How It Is Done continued...
A stress test with
medicine is usually used when a person cannot exercise for some reason.
For this test, you will be asked to sit or lie on the examining
table and you will be given a routine electrocardiogram (EKG or ECG), which takes
about 5 to 10 minutes.
Then you will be given the medicine through your IV. You may get a
headache and feel dizzy, flushed, and nauseated from the medicine, but these
symptoms usually do not last long. Additional EKGs and blood pressure
measurements are often taken. After the medicine takes effect (about 4
minutes), a small amount of radioactive tracer is given through your IV.
You will wait about 30 to 60 minutes. You might be asked to eat or drink something. Then you will lie down
on a table for a set of scans. The camera records the tracer's signals as it
moves through your blood. The camera does not produce any radiation, so you are
not exposed to any more radiation while the scan is being done.
Sometimes more pictures are taken after you rest for 2 to 4
hours. Most people can resume their normal diet and activities after the final set of
Stress scan using exercise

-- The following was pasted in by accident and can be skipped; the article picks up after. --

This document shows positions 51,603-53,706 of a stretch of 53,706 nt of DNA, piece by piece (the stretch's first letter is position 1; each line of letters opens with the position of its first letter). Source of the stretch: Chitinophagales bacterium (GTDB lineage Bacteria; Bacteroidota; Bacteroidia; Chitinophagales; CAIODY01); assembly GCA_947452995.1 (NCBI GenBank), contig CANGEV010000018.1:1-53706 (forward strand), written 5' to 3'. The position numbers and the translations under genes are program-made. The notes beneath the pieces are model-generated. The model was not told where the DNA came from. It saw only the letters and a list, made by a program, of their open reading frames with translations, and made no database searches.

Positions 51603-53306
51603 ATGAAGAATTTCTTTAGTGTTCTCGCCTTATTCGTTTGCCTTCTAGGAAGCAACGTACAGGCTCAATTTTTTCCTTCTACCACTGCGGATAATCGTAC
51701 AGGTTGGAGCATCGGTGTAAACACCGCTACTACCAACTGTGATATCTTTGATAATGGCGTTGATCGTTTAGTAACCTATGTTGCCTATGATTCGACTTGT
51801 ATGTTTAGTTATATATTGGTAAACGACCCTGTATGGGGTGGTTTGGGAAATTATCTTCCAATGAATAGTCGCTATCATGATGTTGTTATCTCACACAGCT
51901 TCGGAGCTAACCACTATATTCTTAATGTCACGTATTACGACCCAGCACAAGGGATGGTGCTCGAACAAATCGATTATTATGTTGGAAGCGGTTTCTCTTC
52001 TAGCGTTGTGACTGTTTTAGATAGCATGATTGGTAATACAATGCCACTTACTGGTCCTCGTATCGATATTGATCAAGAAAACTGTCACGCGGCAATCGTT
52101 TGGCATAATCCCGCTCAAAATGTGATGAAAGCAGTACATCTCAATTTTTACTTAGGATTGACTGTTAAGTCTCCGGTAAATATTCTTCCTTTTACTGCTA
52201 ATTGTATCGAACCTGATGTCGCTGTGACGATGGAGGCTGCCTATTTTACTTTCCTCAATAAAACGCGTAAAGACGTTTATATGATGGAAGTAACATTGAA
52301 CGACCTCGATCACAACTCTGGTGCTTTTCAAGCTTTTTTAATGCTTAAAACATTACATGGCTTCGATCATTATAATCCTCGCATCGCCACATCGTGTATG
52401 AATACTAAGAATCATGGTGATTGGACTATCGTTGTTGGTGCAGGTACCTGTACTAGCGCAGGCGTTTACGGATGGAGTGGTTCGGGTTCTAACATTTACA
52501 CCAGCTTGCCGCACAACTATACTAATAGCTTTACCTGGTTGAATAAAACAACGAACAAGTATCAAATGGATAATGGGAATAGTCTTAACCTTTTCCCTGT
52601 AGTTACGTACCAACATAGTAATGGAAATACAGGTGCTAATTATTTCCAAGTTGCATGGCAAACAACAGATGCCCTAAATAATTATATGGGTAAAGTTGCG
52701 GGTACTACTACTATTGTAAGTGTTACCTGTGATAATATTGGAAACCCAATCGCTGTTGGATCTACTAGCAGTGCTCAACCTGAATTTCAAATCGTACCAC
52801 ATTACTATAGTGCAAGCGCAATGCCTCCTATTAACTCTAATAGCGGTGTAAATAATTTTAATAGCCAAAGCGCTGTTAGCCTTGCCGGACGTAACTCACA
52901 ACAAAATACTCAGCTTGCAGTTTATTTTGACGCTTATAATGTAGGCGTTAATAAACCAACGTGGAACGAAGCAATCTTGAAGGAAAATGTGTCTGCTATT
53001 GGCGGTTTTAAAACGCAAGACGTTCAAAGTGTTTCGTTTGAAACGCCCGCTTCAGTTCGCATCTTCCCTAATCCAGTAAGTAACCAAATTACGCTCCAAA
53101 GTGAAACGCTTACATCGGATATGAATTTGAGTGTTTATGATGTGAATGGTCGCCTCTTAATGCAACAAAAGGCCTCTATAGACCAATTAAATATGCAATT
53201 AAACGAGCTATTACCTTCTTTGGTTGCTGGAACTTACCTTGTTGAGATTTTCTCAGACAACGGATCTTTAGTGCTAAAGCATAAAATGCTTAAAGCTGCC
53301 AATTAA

For stress scans using exercise, your heart rate will be checked
electrocardiogram (EKG or ECG). Because EKG electrodes need
to be attached to the chest to check the heart, men are usually bare-chested
and women usually wear a bra, gown, or loose shirt. To learn more, see
the topic Electrocardiogram.
The exercise stress scan is done in two parts. First a set of
resting images is taken, then a set of stress images is taken immediately after
exercise. Sometimes the stress scan is done first and the resting scan might be done the next day.
In many hospitals, first resting pictures are taken using one type of
tracer. More pictures are taken using a different tracer after your heart has
been stressed by exercise.
In this stress test, you exercise on a treadmill or stationary
bike. Your heart rate will be checked during the test with standard
electrocardiography. Your blood pressure is checked using a blood pressure cuff
placed on your arm. To learn more, see the topic